The use of laser as a weapon has advanced to a level never seen before in decades of research
involving concentrated beams of light.
A breakthrough development in the history of defense technology, lasers engage targets at the speed of light, operating with great precision and producing very little collateral damage.
Defensemirror.com compiles some of the most prominent laser weapon programs in various countries.
Israel’s ministry of defense began testing the “Iron Beam” laser interception system, the world’s first energy-based weapons system that uses a laser to shoot down incoming aerial threats such as UAVs, rockets, shrapnel, anti-tank missiles & mortars at a cost of $3.50 per shot, in April 2022. The tests involved a series of experiments of the system against fast-moving threats.
The demonstrations were held by the Israel Ministry of Defence - Directorate of Defence Research & Development (IMOD DDR&D) abbreviated Maf'at in collaboration with Rafael, a defense firm.
This makes Israel among the first countries in the world to succeed in developing powerful laser technology for development.
“For the first time, we were able to intercept a variety of threats such as rockets, rockets and drones at challenging ranges and times. The technology is simple to operate and proves economically viable. We are embarking on a project to complete initial development and equipping for the State of Israel. According to the plan, laser transmitters will be installed within the country within the next decade, and at the same time we will continue to develop advanced capabilities, including the aerial laser,” head of R&D at Maf'at, Brigadier General Yaniv Rotem, commented.
This laser is designed to complement a series of aerial defense systems such as the Iron Dome. For this, Rafael will work with another Israeli company Elbit Systems.
Prime Minister Naftali Bennett said in February that the country would begin using the new laser system within a year. Little is known about the system’s effectiveness, but it is expected to be deployed on land, in the air and at sea.
Last year, Israel had demonstrated the destruction of a drone using a new airborne laser system, marking the “first ever usage of laser technology on an aircraft to intercept targets in an operational simulation.” During the trial, the high-powered laser was released from a Cessna 208 Caravan.
An airborne laser system provides greater coverage and flexibility to respond to UAV threats, in comparison to a ground-based laser system.
Israel claims the new weapon can “effectively intercept long-range threats at high altitudes regardless of weather conditions.” It is found to be more advantageous over kinetic interceptors in terms of not having to carry a transporter-erector-launcher. Besides, the the cost-per-intercept is much lower than a missile interceptor, despite the high research and development and eventual procurement costs of the laser systems.
According to Oren Sabag, General Manager of Elbit Systems Intelligence, Surveillance, Target Acquisition and Reconnaissance (ISTAR) Division, “that the use of a high-power laser to carry out low-cost airborne interception of rockets and hostile unmanned aircraft, closer to their launching areas and away from population centers, offers a significant change in Israel’s defense capabilities.”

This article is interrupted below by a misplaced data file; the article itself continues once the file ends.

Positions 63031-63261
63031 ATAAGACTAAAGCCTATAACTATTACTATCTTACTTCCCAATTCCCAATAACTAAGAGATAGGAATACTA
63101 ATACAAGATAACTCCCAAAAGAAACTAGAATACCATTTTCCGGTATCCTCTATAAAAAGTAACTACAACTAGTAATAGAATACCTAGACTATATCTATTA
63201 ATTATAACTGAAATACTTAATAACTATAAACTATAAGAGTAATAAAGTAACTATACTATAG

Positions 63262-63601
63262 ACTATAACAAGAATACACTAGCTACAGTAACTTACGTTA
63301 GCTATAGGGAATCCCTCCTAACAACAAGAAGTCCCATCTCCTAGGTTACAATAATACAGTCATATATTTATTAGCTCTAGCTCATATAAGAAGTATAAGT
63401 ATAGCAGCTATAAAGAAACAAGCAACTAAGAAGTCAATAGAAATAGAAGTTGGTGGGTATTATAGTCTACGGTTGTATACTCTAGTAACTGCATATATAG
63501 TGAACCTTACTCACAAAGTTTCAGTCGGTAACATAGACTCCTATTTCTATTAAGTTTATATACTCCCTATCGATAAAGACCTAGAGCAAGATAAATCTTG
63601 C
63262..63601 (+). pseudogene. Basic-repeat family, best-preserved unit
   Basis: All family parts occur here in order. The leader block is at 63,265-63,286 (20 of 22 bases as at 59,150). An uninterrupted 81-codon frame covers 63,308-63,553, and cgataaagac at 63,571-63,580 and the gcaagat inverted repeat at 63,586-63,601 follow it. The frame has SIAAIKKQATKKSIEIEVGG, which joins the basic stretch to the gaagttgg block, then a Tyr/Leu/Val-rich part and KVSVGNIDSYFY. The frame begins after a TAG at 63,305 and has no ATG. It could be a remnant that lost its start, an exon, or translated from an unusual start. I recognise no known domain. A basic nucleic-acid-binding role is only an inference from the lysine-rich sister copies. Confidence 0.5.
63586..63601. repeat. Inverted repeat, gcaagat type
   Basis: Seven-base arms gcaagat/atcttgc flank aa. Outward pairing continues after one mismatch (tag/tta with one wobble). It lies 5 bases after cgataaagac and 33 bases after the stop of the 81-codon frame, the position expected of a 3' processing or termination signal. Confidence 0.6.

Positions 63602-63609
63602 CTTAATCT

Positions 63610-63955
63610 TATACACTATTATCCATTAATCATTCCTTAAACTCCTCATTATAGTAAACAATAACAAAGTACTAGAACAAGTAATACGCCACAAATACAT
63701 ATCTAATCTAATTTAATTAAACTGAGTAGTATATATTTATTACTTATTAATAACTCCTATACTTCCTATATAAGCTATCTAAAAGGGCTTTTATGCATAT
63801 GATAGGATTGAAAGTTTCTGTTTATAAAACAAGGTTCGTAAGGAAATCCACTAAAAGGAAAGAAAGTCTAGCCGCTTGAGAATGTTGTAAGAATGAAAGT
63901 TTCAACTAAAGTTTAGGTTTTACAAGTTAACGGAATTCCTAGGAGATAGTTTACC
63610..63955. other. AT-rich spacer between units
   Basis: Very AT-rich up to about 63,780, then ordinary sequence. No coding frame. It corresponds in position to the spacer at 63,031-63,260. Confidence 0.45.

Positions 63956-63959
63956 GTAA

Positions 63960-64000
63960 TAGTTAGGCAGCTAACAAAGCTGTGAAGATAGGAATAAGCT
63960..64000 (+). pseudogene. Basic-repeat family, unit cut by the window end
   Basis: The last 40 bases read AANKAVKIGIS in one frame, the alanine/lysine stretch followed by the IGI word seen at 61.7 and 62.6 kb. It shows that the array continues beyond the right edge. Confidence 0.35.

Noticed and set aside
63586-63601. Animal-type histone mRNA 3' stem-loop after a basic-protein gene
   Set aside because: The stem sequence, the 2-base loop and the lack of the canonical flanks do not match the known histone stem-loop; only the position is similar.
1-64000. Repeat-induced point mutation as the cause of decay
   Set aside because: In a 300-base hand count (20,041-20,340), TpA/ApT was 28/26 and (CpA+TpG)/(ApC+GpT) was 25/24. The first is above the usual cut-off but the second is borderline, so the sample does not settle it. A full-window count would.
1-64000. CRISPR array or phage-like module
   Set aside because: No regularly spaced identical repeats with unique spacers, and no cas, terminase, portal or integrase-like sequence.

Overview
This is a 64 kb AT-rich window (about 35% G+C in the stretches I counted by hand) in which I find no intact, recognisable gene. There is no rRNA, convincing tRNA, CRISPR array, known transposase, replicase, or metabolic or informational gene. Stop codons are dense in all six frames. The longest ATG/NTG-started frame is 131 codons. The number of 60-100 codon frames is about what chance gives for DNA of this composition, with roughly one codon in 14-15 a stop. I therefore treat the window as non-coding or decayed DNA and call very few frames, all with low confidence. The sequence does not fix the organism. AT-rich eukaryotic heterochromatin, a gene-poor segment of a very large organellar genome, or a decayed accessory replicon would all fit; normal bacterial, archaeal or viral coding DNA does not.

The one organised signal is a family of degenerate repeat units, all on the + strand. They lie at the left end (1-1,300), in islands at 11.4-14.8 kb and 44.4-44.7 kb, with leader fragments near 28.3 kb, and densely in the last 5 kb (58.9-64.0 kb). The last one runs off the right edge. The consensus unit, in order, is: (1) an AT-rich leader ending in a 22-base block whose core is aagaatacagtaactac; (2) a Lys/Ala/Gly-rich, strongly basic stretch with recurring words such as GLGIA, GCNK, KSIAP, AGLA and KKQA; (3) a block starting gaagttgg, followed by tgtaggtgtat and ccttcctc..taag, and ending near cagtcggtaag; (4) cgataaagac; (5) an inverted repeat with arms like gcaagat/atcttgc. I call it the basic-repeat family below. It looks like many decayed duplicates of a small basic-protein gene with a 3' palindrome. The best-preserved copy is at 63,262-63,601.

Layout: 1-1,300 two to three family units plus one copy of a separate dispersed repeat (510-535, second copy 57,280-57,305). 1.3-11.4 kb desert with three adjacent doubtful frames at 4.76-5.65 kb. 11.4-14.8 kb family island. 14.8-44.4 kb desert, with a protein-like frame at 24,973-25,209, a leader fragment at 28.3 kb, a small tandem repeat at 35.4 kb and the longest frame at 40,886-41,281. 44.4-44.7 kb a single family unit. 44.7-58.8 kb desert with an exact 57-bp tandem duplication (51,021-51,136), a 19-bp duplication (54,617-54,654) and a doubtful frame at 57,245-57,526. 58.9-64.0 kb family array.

Brig. Gen. Yaniv Rotem said, “Each firing of the laser would cost approximately one dollar ($1)- not including the cost of the system – compared to the tens of thousands of dollars that each Iron Dome interceptor missile costs."
The system could carry an infinite number of interceptor missiles, as long as it was connected to electricity, unlike the Iron Dome, which can only carry a limited number of interceptor missiles.
Although details about the laser system’s capabilities have not been revealed yet, Brig. Gen. Yaniv Rotem said that the system is capable of intercepting drones at a range of more than 1km.
During a conference call with journalists, Brig. Gen. Yaniv Rotem and Oren Sabag, the general manager of Elbit Systems ISTAR, said a 100 kW solid-state laser with a range of 20 km was flown on board a Cessna aircraft at an altitude of 3,000 ft. The laser was able to track the UAVs and direct its beam on to them until they failed with a 100% success rate. They said the tests were held recently as part of the first stage in developing a prototype of a 100 kW laser weapon, with more powerful versions being developed in the future.
United States of America
The United States has several laser weapons including ship and airborne that are at the experimental stage.
The Air Force eventually wants SHiELD to be able to shoot down incoming air-to-air missiles, as well as surface-to-air missiles, providing an active defense for fighter jets during operations in high-risk environments. The service has already suggested, not surprisingly, that the system could also find its way onto larger, slower-moving combat and combat support aircraft, such as bombers, tankers, and transport planes, to mitigate the threat from ever-improving missiles cued by steadily more advanced radars and other sensors.
AFRL announced in October 2018 that it was looking for companies that might have proposals for a high-energy laser or high-powered microwave directed energy weapon for "precision airborne offensive strike" missions, as well as defensive roles, separate from the SHiELD effort.
Lockheed Martin completed factory acceptance testing for the Airborne High Energy Laser (AHEL) in October 2021, in preparation for U.S. military’s tests.
The company delivered the AHEL subsystem for integration with other systems in preparation for ground testing and ultimately flight testing aboard the AC-130J aircraft. The gunship, which is based on the C-130J, is used for close air support and air interdiction in support of troops on the ground.